Upton Town Crier – date
The Museum of Upton History is pleased to announce the addition of an index to our genealogical notes and papers. Until recently, these were scattered throughout our shelves and cabinets, often with several copies of the same item in various locations. Now they are combined, sorted, and indexed.
Included in this collection are family group sheets, pedigree charts, original birth & death certificates as well as other documents, research inquiries, obituaries, newspaper articles, and photographs! A total of close to 2,000 articles now more readily available to the public for genealogical and historical research.
While this collection is housed at the Museum of Upton History, it is certainly not entirely focused on Upton. Before computers, genealogical collaboration was done through letters, visits, and phone calls. Those who provided research services in previous decades looked at records for many of the surrounding towns and some donated their own family history research to this collection.
Soon you will be able to visit the website for the Upton Historical Society, caretakers of the Museum of Upton History, to view the high-level index of surnames included in this collection. For now, the information is available at the Museum as well as the Upton Library. Additional details about first names, birth & death dates, and spouses names are included in the detailed index at these locations.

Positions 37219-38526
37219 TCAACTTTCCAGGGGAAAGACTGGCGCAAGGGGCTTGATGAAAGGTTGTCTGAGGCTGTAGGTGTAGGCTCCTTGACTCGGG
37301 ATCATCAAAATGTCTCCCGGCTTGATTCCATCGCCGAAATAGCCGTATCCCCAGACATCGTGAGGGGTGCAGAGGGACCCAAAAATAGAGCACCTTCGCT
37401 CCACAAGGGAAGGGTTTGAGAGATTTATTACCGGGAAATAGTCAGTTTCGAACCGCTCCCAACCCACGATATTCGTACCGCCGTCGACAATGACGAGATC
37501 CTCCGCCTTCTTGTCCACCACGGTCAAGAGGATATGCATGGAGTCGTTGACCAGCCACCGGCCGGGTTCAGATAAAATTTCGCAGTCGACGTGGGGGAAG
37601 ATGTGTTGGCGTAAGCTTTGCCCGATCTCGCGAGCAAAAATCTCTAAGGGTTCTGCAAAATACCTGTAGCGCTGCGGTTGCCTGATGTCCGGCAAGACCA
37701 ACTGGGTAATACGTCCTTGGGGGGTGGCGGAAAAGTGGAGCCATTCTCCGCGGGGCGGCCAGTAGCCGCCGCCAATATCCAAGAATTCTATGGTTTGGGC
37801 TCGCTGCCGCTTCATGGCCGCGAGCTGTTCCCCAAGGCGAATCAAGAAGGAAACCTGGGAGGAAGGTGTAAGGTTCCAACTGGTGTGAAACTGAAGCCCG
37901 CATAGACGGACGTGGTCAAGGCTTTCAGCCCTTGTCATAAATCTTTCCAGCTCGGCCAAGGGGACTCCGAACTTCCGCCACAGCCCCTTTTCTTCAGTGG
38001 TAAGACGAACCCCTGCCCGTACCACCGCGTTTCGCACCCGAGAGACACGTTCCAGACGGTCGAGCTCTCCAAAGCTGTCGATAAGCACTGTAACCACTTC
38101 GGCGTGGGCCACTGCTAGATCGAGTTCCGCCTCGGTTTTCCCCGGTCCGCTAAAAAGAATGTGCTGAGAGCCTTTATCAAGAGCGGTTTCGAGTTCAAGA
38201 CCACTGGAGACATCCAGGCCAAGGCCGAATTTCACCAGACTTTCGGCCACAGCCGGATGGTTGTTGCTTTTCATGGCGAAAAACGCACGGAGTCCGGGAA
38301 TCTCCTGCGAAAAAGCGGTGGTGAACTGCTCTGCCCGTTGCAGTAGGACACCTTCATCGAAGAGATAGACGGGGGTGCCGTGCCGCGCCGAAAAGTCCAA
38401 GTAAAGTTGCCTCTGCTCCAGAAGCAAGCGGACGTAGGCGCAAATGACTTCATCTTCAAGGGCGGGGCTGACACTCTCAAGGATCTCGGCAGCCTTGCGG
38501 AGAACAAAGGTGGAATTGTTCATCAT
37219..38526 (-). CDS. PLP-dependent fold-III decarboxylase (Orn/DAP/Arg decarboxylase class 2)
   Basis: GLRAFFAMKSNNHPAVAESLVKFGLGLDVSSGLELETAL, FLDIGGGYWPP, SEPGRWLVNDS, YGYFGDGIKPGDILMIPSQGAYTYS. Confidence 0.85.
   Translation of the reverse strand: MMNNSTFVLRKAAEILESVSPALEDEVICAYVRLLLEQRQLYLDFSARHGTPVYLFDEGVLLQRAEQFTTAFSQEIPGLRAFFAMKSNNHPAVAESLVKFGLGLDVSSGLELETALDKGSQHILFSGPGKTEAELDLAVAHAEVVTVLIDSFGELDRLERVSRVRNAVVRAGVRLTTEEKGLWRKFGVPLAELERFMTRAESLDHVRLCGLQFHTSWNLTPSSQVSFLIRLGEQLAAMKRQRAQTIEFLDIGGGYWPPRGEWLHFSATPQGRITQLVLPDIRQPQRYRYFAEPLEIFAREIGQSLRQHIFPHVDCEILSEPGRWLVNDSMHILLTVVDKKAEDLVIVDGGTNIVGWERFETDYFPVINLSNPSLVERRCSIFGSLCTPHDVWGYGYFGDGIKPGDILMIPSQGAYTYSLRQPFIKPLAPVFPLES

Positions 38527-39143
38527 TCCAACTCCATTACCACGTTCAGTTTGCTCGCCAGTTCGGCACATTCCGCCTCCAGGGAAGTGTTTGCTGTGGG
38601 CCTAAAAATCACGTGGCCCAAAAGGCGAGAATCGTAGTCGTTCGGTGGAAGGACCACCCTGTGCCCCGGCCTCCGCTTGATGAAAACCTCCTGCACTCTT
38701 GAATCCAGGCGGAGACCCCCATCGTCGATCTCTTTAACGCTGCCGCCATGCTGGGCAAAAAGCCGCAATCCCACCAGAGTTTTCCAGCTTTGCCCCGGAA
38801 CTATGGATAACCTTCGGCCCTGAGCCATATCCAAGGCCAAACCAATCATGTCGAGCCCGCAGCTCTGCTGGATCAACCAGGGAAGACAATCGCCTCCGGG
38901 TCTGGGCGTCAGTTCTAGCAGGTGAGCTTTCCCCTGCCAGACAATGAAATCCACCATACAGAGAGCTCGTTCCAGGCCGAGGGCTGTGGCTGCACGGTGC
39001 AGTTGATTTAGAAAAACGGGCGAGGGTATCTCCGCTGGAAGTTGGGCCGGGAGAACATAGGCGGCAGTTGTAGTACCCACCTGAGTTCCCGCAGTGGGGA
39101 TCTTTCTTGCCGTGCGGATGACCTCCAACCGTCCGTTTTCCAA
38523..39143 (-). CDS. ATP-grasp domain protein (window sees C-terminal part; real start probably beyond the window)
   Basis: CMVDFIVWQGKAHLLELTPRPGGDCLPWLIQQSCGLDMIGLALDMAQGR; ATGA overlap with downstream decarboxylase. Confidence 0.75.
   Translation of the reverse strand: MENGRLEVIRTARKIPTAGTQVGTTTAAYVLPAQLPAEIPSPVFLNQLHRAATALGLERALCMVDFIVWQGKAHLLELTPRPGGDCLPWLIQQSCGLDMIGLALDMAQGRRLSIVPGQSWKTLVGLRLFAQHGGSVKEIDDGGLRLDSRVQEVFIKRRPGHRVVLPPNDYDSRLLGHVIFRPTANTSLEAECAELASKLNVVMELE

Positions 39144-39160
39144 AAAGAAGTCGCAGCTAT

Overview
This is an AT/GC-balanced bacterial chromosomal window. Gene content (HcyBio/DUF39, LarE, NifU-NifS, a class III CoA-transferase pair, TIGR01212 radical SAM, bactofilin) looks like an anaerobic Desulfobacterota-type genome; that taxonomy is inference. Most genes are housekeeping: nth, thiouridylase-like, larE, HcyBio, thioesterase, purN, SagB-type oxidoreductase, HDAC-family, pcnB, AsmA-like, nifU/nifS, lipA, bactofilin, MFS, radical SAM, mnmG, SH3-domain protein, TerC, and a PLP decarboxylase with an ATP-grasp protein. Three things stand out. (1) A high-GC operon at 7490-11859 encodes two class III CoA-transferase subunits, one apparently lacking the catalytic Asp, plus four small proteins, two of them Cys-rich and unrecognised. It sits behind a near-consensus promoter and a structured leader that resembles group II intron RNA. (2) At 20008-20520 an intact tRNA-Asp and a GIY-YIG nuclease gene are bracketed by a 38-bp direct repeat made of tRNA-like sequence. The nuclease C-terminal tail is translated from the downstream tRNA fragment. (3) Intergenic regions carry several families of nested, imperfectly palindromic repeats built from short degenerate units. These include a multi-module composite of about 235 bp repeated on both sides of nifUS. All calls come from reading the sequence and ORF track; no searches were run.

In addition to this newly indexed collection, you may find information on ancestors and family members in several other collections at the Museum. There are many books of photographs as well as hundreds of historically significant artifacts about life in Upton at the Museum. Stop in for a visit Tues, Weds, Thurs, or Saturday morning or call (508) 529-6600 to make an appointment to visit at another time.
Genealogy clinics at the museum, on hold for the summer, will resume on Wednesday, September 4 from 3-6 p.m. (They are held the 1st and 3rd Wednesday of the month.) You’re welcome to drop in during these hours and use this collection as well as their many books for family research, or simply ask a question of the genealogist while she’s in the room.